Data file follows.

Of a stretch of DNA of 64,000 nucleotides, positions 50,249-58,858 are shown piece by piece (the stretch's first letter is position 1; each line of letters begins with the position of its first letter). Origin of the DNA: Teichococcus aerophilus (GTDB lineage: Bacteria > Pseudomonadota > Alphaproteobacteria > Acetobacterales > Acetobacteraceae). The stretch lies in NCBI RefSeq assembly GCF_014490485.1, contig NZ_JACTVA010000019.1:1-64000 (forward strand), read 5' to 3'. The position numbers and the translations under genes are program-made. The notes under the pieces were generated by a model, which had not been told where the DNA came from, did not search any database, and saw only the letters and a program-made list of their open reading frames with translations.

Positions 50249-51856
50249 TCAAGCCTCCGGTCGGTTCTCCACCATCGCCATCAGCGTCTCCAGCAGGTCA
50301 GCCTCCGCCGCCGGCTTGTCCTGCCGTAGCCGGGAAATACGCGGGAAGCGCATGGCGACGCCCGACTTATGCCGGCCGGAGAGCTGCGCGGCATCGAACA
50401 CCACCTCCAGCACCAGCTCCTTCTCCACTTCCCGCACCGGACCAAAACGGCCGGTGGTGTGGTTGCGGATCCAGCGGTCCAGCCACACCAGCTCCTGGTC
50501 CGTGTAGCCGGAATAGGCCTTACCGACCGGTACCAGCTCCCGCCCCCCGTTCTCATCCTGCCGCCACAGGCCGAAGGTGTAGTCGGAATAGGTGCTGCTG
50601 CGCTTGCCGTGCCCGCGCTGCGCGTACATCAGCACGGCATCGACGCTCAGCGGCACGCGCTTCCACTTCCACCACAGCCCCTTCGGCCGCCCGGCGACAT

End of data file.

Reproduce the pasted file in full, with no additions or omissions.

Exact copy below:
Of a stretch of DNA of 64,000 nucleotides, positions 50,249-58,858 are shown piece by piece (the stretch's first letter is position 1; each line of letters begins with the position of its first letter). Origin of the DNA: Teichococcus aerophilus (GTDB lineage: Bacteria > Pseudomonadota > Alphaproteobacteria > Acetobacterales > Acetobacteraceae). The stretch lies in NCBI RefSeq assembly GCF_014490485.1, contig NZ_JACTVA010000019.1:1-64000 (forward strand), read 5' to 3'. The position numbers and the translations under genes are program-made. The notes under the pieces were generated by a model, which had not been told where the DNA came from, did not search any database, and saw only the letters and a program-made list of their open reading frames with translations.

Positions 50249-51856
50249 TCAAGCCTCCGGTCGGTTCTCCACCATCGCCATCAGCGTCTCCAGCAGGTCA
50301 GCCTCCGCCGCCGGCTTGTCCTGCCGTAGCCGGGAAATACGCGGGAAGCGCATGGCGACGCCCGACTTATGCCGGCCGGAGAGCTGCGCGGCATCGAACA
50401 CCACCTCCAGCACCAGCTCCTTCTCCACTTCCCGCACCGGACCAAAACGGCCGGTGGTGTGGTTGCGGATCCAGCGGTCCAGCCACACCAGCTCCTGGTC
50501 CGTGTAGCCGGAATAGGCCTTACCGACCGGTACCAGCTCCCGCCCCCCGTTCTCATCCTGCCGCCACAGGCCGAAGGTGTAGTCGGAATAGGTGCTGCTG
50601 CGCTTGCCGTGCCCGCGCTGCGCGTACATCAGCACGGCATCGACGCTCAGCGGCACGCGCTTCCACTTCCACCACAGCCCCTTCGGCCGCCCGGCGACAT